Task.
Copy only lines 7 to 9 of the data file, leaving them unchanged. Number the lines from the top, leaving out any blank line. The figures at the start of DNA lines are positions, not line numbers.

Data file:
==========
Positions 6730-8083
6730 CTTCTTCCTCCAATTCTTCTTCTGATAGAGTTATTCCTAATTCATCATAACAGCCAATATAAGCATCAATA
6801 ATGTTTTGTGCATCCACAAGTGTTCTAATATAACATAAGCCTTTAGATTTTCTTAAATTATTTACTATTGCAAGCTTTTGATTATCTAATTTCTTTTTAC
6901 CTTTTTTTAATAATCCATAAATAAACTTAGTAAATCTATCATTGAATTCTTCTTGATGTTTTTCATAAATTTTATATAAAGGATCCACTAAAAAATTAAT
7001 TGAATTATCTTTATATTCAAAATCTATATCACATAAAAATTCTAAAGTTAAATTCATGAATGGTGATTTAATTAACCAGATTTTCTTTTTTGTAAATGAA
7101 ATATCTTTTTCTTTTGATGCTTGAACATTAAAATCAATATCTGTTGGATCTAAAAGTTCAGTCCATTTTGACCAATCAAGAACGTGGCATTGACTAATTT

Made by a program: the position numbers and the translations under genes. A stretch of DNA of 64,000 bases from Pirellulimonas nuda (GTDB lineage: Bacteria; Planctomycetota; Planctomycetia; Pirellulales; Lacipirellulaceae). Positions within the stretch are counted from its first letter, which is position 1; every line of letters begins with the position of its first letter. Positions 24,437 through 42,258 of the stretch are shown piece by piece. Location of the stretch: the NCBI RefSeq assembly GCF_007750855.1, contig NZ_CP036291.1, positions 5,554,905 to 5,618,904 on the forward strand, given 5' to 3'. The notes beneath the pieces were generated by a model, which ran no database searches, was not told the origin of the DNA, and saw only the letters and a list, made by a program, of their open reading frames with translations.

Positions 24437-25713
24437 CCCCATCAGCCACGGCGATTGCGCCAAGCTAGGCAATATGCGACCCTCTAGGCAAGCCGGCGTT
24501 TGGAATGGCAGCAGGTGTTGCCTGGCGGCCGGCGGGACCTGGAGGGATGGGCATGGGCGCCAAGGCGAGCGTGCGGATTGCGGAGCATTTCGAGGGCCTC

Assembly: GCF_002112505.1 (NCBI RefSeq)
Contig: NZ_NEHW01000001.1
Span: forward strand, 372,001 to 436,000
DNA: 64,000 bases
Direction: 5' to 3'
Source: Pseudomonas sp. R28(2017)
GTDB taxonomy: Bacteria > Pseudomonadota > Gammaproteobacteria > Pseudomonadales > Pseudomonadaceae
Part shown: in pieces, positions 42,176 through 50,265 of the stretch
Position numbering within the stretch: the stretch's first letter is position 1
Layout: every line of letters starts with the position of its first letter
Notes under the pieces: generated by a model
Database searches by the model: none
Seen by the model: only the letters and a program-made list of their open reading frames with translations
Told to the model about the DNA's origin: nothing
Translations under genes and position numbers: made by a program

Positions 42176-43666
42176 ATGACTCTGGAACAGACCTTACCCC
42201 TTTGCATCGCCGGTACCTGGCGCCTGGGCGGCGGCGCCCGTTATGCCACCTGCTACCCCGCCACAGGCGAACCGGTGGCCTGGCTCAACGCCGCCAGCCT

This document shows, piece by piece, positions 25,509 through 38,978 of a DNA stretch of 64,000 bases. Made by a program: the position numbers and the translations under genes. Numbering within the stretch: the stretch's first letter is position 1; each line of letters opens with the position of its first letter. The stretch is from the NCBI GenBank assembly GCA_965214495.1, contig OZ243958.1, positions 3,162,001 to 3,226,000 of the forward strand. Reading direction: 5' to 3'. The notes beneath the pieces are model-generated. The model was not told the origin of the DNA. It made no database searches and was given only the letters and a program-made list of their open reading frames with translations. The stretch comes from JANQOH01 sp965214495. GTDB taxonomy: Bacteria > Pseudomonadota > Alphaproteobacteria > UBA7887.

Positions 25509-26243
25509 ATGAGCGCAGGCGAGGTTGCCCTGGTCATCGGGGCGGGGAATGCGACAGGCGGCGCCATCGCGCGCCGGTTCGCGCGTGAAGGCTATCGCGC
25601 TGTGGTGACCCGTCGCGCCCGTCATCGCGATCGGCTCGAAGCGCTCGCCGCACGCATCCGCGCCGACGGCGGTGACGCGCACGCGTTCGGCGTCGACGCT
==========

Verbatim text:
Made by a program: the position numbers and the translations under genes. A stretch of DNA of 64,000 bases from Pirellulimonas nuda (GTDB lineage: Bacteria; Planctomycetota; Planctomycetia; Pirellulales; Lacipirellulaceae). Positions within the stretch are counted from its first letter, which is position 1; every line of letters begins with the position of its first letter. Positions 24,437 through 42,258 of the stretch are shown piece by piece. Location of the stretch: the NCBI RefSeq assembly GCF_007750855.1, contig NZ_CP036291.1, positions 5,554,905 to 5,618,904 on the forward strand, given 5' to 3'. The notes beneath the pieces were generated by a model, which ran no database searches, was not told the origin of the DNA, and saw only the letters and a list, made by a program, of their open reading frames with translations.

Positions 24437-25713
24437 CCCCATCAGCCACGGCGATTGCGCCAAGCTAGGCAATATGCGACCCTCTAGGCAAGCCGGCGTT